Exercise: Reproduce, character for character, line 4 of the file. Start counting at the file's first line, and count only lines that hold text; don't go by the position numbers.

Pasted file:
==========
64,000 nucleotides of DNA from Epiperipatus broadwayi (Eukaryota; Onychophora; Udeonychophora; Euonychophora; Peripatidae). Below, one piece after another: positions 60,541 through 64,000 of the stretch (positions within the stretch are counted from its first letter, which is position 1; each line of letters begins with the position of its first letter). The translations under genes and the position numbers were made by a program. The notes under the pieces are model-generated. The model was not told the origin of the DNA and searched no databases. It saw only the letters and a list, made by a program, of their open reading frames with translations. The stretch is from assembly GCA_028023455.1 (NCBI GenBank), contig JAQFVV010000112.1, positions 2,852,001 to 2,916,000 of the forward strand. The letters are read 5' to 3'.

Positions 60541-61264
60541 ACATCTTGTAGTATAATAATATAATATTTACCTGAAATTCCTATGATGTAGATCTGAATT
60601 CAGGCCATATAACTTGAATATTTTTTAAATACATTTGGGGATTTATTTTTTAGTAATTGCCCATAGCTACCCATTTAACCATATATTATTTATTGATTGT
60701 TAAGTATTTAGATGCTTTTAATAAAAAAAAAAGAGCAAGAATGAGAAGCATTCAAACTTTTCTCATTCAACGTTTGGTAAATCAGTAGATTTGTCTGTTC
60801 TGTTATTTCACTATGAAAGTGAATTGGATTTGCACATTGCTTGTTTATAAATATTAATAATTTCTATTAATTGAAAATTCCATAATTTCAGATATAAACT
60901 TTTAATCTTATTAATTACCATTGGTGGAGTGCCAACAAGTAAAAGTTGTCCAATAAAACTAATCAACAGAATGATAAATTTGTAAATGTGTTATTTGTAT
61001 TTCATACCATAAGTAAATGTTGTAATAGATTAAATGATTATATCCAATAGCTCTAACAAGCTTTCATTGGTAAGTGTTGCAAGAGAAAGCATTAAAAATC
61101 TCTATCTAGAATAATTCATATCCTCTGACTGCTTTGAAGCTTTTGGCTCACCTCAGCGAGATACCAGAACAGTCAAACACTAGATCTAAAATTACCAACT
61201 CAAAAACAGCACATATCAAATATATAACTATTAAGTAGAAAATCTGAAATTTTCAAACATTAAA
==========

60601 CAGGCCATATAACTTGAATATTTTTTAAATACATTTGGGGATTTATTTTTTAGTAATTGCCCATAGCTACCCATTTAACCATATATTATTTATTGATTGT